Burning City: Poems of Metropolitan Modernity
Jed Rasula and Tim Conley, Editors
17 January 2012
Burning City acts as a “multisensory Baedecker” to the many incarnations of international modernism from 1910-1939. Inspired by the abandoned plans of the early avant-garde poet Yvan Goll to write a history of modernity through the poetry of that era, scholars Jed Rasula and Tim Conley have carried out Goll’s project, scouring the small journals and magazines of the period for both lost and seminal texts. Burning City is organized not just according to the cities which inspired the texts—Paris, Cracow, Buenos Aires, and so on—but according to such icons of the modern urban experience as “Cineland,” “Music Hall,” “Electric Man.” Burning City makes a new contribution to anthologies of both poetry and modernism by its thematic focus on city life, by its inclusion of poets from languages and nationalities seldom represented in standard US surveys, and by its preservation of the typographic versatility of the this feverishly innovating period.
“…in Burning City Jed Rasula and Tom Conley have given us a historical anthology with clear implications for our present sense of what literary modernity might be and of how we could still be implicated in it.”
– Barry Schwabsky, Hyperallergic
“Rasula and Conley present an argument: the best way to grapple with the complex phenomenon of urban modernity in international poetry is to see it as a kind of music, exhibiting harmony at times and cacophony at others…”
– D.S. Lawson, The Volta
“Burning City: Poems of Metropolitan Modernity, a remarkable feat of research and editing by Jed Rasula and Tim Conley, contains more than 500 pages of mostly poetry from circa 1910 to 1940 that addresses rapidly changing urban environments and their accompanying technologies: radio, telephone, cinema, and so on. While the book’s introduction might describe this as “the heyday of the avant-gardes” and their radical artistic and literary experiments, it’s clear from reading the work in the anthology that its writers similarly felt experimented upon by their urban milieus.”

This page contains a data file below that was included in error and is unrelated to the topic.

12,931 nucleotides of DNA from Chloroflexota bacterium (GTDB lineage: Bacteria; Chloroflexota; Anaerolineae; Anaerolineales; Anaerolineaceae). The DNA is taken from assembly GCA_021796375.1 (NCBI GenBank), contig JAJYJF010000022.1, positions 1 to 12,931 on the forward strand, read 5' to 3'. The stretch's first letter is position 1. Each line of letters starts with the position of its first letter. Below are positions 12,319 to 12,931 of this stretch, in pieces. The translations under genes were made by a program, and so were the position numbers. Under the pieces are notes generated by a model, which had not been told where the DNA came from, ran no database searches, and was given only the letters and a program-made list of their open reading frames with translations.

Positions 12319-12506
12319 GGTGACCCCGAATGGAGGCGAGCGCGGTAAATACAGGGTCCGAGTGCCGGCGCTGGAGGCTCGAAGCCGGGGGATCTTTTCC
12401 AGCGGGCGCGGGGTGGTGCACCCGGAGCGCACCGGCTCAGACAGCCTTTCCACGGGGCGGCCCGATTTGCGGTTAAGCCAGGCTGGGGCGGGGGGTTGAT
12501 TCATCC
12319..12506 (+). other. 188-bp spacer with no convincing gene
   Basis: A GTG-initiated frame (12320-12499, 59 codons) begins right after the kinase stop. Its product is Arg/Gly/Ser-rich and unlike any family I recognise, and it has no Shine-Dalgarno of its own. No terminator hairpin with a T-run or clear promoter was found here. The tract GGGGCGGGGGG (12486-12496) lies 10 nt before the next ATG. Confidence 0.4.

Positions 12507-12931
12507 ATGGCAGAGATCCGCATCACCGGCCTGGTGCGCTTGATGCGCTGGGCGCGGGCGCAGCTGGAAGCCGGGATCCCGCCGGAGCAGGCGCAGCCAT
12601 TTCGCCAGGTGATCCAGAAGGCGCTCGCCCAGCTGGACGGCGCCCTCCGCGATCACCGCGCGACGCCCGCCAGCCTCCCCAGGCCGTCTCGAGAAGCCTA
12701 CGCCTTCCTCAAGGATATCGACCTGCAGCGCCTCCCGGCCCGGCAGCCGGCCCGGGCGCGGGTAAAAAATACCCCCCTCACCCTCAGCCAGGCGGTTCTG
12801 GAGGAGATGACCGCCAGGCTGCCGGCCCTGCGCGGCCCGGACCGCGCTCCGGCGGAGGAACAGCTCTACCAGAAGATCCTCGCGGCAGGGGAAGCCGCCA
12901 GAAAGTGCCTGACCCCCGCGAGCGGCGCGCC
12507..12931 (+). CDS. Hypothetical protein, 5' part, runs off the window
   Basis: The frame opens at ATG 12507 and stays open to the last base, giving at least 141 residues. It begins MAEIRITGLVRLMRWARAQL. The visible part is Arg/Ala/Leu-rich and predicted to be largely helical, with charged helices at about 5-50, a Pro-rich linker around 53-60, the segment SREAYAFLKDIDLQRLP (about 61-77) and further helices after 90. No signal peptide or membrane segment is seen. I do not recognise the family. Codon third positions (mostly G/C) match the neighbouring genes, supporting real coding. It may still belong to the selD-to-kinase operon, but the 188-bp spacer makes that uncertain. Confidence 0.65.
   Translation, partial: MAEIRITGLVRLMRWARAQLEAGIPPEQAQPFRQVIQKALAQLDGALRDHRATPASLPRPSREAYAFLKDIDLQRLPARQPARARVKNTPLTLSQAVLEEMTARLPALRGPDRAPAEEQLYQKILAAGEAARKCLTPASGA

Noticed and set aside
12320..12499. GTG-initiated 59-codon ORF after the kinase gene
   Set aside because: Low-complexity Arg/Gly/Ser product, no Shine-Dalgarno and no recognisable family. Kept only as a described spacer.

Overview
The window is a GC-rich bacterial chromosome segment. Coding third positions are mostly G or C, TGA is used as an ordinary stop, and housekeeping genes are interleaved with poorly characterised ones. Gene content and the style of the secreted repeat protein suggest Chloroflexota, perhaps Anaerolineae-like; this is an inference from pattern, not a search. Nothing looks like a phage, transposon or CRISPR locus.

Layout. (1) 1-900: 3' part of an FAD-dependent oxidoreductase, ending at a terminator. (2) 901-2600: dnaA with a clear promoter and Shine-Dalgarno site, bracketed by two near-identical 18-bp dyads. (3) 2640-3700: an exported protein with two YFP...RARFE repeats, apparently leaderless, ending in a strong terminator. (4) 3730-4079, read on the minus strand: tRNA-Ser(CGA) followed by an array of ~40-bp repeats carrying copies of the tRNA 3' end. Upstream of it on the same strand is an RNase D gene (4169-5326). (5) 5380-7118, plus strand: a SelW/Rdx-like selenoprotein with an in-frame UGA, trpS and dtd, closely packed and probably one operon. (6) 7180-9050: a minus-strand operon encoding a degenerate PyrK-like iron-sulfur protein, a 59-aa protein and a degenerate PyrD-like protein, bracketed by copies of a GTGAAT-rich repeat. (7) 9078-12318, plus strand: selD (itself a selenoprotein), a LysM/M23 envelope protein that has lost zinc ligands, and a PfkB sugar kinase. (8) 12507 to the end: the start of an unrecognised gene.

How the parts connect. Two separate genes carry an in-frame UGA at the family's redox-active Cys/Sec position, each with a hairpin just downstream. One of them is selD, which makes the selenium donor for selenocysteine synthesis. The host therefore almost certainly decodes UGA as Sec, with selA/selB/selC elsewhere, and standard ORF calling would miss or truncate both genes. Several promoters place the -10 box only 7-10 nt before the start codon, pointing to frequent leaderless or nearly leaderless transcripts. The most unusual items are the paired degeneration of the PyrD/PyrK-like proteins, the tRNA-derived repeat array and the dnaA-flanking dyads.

– Alan Gilbert
, BOMB Magazine
“‘The fascination of cities,’ wrote Langston Hughes, ‘seizes me, burning like a fever in the blood.’ Burning City enacts that passion with astonishing skill and learning. Whatever else Modernism was or was not, its geography was that of the New Urbanism: from Paris and Berlin to São Paulo and Shanghai, from such icons as the Eiffel Tower and the Empire State Building to Moscow’s Nikitin Circus, it is the City in all its contradictions, its splendors and miseries, that was to become the laboratory of modernism, still dominating our dreams and nightmares a century after the fact. Truly global in its reach, yet local in its exacting particularities, Burning City breaks down the old familiar isms and genre divisions, introducing us to writings we’ve never seen before, printed side by side with our favorite poems by Huidobro and Musil, Mayakovsky and Mina Loy. In a nutshell, the map of modernism will never be the same!”
ABOUT THE EDITORS
Jed Rasula is a Distinguished Professor at the University of Georgia Atlanta. He received his PhD from UC Santa Cruz in the History of Consciousness Program. Rasula edited the poetry magazine Wch Way (1976-84). From 1990-2000 he was on the editorial board of the journal Sulfur. His poetry titles include Tabula Rasula (1986) and Hot Wax, or Psyche’s Drip (2007), in addition to his anthology Imagining Language, co-edited with Steve McCaffery (1998).
Tim Conley is a professor of Modernist Literature, translation theories, and poetry at Brock University. His most recent works include the books Dance Moves of the Near Future (2015), and One False Move (2012). He has also edited and coedited several academic texts dealing with modernist writers such as James Joyce.